Obstacle – Your robeast will be designed to circumvent a specific type of city defense.

  • THICK, TALL WALLS – We can make our robeasts tall, but they keep building the walls bigger! Can you bypass it?
  • PLASMA MOATS – Some cities are protected by a magnetic dome, filled with white-hot plasma. Can your monster swim through it and survive the heat?
  • EXTREMELY STRONG DEFENDER ROBOTS – The defenders often have a giant defender robot, strong enough to punch through anything! Can your monster survive it?
  • TOWER DEFENSES – The cities are defended by watchtowers, armed with rocket launchers and laser cannons. How can your monster get past them?
  • RATIONS / SUPPLIES – Laying siege makes food and supplies. Can your robeast be self-sustaining; or, better still, can it supply the troops with food and/or ammo?
  • MORALE – The defenders are often far too optimistic. Can your monster weaken their morale?

 

The GM picks a team, who will pick both their inspiration and their obstacle at the same time.

BUILDING THE MONSTER

Each teams will create a monster in two stages: the monster itself (course 1) and the adaptation (course 2).

The contestants will be building a human-sized robeast, but can choose to have it magnified up to 100 meters tall after completion.

 Example: The group decides to make a giant Kangaroo Rat robeast that can leap over walls. The monster itself has a main feature aspect (Wiry Rat Body – Ferocious: Value 3), a side feature aspect (Large Black Eyes – Creepy: Value 2) and a final synthesis aspect (Cyborg neural net – Weird: Value 1). They create the adaptation in two steps: a main feature aspect (Robotic Legs – Weird: Value 3) and synthesis aspect (Fuzzy Hair Overlay – Cute: Value 2).

JUDGES – The three judges this week are:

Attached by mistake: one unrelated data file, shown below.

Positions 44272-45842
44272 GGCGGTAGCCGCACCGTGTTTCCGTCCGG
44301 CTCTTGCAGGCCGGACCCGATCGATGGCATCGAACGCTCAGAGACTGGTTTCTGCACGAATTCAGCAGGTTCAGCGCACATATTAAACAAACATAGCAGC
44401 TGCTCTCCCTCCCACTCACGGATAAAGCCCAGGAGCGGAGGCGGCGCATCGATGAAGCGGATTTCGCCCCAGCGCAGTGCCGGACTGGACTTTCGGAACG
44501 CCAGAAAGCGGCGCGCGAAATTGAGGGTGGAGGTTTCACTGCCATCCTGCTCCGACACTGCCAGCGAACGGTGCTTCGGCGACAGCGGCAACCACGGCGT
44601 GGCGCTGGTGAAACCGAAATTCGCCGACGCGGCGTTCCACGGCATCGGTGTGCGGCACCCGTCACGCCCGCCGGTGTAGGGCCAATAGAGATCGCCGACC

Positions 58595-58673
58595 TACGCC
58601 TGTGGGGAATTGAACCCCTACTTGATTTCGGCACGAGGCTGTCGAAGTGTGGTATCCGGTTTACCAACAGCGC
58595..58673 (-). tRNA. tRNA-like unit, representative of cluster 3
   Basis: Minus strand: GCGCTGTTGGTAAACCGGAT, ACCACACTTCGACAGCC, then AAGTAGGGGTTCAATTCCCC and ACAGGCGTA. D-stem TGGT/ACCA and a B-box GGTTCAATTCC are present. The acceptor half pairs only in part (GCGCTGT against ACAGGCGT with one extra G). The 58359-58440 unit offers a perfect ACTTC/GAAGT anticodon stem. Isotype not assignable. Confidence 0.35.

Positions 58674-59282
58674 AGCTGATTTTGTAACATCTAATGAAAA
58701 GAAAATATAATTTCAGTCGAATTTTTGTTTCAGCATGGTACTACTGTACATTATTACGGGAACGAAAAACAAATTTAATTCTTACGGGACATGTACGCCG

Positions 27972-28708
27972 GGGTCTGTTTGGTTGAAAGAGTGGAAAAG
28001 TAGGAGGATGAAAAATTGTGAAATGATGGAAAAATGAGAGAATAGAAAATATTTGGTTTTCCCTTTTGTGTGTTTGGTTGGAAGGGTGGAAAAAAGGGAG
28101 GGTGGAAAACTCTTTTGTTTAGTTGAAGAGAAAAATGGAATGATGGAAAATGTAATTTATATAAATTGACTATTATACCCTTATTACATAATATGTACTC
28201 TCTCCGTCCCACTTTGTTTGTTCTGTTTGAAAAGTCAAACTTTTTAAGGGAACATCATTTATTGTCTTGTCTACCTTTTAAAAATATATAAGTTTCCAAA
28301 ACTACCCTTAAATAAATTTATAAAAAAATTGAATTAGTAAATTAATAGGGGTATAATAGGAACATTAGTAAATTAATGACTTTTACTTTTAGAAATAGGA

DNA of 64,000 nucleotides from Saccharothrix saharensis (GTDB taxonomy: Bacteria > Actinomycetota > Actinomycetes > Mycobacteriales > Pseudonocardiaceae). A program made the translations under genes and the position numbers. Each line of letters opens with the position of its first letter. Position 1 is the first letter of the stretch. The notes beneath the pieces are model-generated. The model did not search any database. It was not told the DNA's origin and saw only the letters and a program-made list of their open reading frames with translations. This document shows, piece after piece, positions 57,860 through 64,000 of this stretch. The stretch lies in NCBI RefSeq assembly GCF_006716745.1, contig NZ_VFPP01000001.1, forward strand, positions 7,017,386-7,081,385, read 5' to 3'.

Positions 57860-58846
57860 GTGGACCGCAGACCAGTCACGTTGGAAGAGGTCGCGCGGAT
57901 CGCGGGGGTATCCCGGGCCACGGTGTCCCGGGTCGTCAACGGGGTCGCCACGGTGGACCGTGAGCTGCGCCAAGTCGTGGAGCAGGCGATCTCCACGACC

Hag-Queen Zaggria (loves Creepy), warlord Empress Graxahna (loves Ferocious), and Science-Prince Lotan (loves Beautiful).

 


 

Lastly, I did include several thanks in the Uranium Chef book, but I wanted to thank a few other people:

  • I can’t take credit for the Uranium Chef concept; that goes to Fred Hicks and Tazio Bettin, who first included images of the fictional cooking show in the Fate Toolkit. I couldn’t help but look at those crazy images and think about how much fun it would be to play. Thank you Fred, and everyone else at Evil Hat, for letting me take a crack at it!
  • Likewise, I want to thank Brian Engard for the Conditions rules (also in the Fate Toolkit) which I used in Uranium Chef.
  • I’d also like to thank Cheyenne Rae Grimes and Nicole Winchester for their fantastic article in the Fate Codex “Adding Reality to your Fantasy”; also to Mark Diaz Truman for making the content free to use. The original draft for Uranium Chef included a number of their reality TV show rules; most of them didn’t make it to the final edition (due to word limit), but it was a huge inspiration to me none the less. I highly recommend it to any GM who wants to add even more drama and executive meddling into your Uranium Chef game (see Fate Codex – Volume 1, Issue 7).

Fate Mini-Hack: Gonna Pop Some Tags

Standard

It’s been a few months since we went to GenCon2016, so I thought it was well overdue that we share one of the things we tested: The Skeleton Crew RPG!